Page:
Sometimes love is an accident. This time, it’s a strategy.
Miss Minerva Lane is a quiet, bespectacled wallflower, and she wants to keep it that way. After all, the last time she was the center of attention, it ended badly--so badly that she changed her name to escape her scandalous past. Wallflowers may not be the prettiest of blooms, but at least they don't get trampled. So when a handsome duke comes to town, the last thing she wants is his attention.
But that is precisely what she gets.
Because Robert Blaisdell, the Duke of Clermont, is not fooled. When Minnie figures out what he's up to, he realizes there is more to than her spectacles and her quiet ways. And he's determined to lay her every secret bare before she can discover his. But this time, one shy miss may prove to be more than his match...
And she has done it again! Ms. Milan has become one of my auto-buy historical authors in the past year, but I'm always cautious that she might write a book I dislike or one that just isn't for me. Well, The Duchess War definitely made me feel like a paranoid fangirl. It had absolutely almost everything that I love about historical romance with a twist.
One thing that I have come to expect from a Courtney Milan book is the unconventional characters who are well-developed and realistic without being boring since she is not afraid to provide readers with characters that may not be widely accepted (today and in the past) and seems to enjoy seeing how much she can push the envelope. Almost all the characters in The Duchess War seemed to follow this pattern from the main couple (Robert and Minnie) to the side characters.
Our hero is Robert Blaisdell, a young duke, who is more than what he first appears. Because while Robert may seem like the fairly typical English lord, he is anything but. I can't go too much into the truth about him without spoiling it for future readers, but it is fabulous to discover and very unique for that time period. I love when authors take cliched archetypes and shows how twisted they can be with the right amount of development.
Minnie, the heroine, is similar to Robert in that she is so much more than she appears which, in her case, is a shy wallflower. I have read many romances with wallflowers as heroines and most of them have a reason for their place in society, but I don't think I have ever read a wallflower with as valid a reason to avoid society's attention that Minnie. Her past is a little over-the-top, but I can really appreciate what Milan was doing with her character.
As a couple, Robert and Minnie are very unorthodox. I have seen reviews that comment on the fact that they don't seem to have much of a connection and that it is difficult to see why they feel the way they do about each other. I can see where those reviewers are coming from, but, for me, that was the beauty of this love story. At first glance, they shouldn't work as a couple, but each of them gets something from the other that they desperately need. The romance is very slow-burning and Ms. Milan takes her time getting them together, but it is so worth it by the end and I really admire the writing skills it takes to make something like this happen.
There is a pretty large cast in The Duchess War and I found there to be a nice balance between introducing some key secondary people and keeping the main storyline moving. Ms. Milan takes time to develop her less than important characters and I think that helps make her books stand out. For example, she spends a bit of time on Robert's mother who he feels abandoned him throughout his childhood. What is great about her is that she is not just the neglectful mother. The author obviously took the time to really think about this woman and what her marriage must have been like to cause such a negative relationship with her son. She took what could have been a cliched villain-like character and made her sympathetic and worthy of a second chance.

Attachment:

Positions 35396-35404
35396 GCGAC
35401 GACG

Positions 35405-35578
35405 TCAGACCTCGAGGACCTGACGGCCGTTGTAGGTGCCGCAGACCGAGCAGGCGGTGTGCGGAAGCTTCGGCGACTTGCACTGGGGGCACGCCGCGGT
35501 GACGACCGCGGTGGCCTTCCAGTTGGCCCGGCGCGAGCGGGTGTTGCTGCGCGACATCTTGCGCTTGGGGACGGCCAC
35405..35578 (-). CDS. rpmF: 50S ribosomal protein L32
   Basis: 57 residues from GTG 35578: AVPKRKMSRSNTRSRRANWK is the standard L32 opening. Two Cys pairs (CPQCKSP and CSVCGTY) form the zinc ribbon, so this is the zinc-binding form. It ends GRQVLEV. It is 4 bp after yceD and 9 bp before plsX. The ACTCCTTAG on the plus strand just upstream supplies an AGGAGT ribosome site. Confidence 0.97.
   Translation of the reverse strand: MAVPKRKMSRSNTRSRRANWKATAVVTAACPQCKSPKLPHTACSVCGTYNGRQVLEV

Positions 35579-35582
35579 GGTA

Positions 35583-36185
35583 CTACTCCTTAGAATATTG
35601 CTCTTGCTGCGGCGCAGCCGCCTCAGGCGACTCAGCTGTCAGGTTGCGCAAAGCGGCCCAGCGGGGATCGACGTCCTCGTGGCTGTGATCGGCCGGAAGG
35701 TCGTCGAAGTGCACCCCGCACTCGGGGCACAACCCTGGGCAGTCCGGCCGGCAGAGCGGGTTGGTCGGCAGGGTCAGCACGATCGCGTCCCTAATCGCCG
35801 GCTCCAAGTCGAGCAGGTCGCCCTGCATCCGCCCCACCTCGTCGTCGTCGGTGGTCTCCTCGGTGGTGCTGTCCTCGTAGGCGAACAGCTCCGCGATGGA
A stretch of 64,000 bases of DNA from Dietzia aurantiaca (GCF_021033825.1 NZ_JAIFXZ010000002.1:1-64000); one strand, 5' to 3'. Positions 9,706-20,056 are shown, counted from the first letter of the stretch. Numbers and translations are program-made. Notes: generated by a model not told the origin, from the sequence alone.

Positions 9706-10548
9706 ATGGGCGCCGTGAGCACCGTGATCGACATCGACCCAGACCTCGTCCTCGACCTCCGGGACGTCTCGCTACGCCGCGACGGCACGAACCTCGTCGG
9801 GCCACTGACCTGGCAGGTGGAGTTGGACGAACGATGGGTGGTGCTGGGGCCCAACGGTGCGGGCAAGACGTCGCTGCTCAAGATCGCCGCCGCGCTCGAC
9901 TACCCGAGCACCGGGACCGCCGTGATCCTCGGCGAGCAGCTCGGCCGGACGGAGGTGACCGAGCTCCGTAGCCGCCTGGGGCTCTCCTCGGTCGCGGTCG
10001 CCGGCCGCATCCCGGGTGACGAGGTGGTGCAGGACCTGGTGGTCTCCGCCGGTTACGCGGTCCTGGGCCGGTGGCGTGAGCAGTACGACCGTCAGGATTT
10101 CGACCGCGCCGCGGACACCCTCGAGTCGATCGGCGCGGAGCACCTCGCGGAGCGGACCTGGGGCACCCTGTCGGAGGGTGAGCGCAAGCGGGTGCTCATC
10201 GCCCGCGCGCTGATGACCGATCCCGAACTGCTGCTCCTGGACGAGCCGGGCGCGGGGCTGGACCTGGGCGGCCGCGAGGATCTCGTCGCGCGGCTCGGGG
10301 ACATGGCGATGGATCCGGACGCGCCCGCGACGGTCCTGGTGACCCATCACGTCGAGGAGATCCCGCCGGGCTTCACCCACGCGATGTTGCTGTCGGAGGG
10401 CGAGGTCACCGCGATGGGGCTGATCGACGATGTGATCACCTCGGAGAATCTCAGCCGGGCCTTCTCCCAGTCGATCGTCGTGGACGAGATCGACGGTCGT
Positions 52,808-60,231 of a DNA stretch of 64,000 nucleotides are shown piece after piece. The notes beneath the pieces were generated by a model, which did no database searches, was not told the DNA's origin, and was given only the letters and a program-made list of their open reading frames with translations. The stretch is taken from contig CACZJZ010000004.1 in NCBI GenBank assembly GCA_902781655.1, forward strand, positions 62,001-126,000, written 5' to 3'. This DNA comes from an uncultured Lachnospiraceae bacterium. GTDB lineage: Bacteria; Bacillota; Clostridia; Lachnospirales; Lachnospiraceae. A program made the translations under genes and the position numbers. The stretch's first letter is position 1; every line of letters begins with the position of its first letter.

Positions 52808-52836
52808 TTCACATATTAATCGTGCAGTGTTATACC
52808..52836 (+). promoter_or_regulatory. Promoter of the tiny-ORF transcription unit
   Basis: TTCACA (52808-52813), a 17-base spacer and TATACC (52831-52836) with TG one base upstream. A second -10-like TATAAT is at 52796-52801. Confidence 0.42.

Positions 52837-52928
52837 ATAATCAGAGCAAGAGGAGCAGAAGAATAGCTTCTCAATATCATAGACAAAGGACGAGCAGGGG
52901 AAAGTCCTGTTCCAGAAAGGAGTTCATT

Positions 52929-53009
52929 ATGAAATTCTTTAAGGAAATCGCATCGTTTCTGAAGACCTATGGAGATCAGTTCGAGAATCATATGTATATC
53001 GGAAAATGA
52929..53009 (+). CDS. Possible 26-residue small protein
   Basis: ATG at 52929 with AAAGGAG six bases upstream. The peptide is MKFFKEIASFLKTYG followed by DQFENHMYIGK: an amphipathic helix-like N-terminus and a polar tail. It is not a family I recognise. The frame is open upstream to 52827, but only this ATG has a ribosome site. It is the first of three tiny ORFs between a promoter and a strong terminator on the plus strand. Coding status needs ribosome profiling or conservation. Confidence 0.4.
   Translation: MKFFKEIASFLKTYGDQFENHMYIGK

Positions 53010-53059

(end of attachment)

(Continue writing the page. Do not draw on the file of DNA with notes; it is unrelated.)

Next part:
My personal favorites of the side characters though were the other Brothers Sinister: Robert's half-brother Oliver (a bastard whose mother and stepfather were the focus of The Governess Affair), Sebastian (a science-loving lord), and Violet (the sole female and a very uncoventional countess). Each of them was given a proper introduction which made me excited to read their own stories especially Sebastian.
And, finally, I have to mention the historical setting the Ms. Milan provides her readers. The Brothers Sinister series takes place in Victorian England which is a time of great changes politically, economically, and socially. What is great about this book is the use of the time period to provide background for the characters and give them a purpose. Some of the issues brought up in The Duchess War are radical politics, organized labor, and Darwinism. I will say that sometimes I think the story got a bit bogged down by all the historical context midway through, but it quickly picked up again.
All in all, I found this to be another successful historical romance for Ms. Milan. She is truly a talented writer who knows how to take her characters and give them so much life one would expect them to jump off the page. Plus the development of the romances is done skillfully and realistically in a way that is rare in today's historicals. I really recommend this book to other readers especially if they are willing to give the story the chance to slowly develop into something poignant and beautiful.
0.5. The Governess Affair
1. The Duchess War
1.5. A Kiss for Midwinter
2. The Heiress Effect (Coming 2013)
3. The Countess Conspiracy (Coming 2013)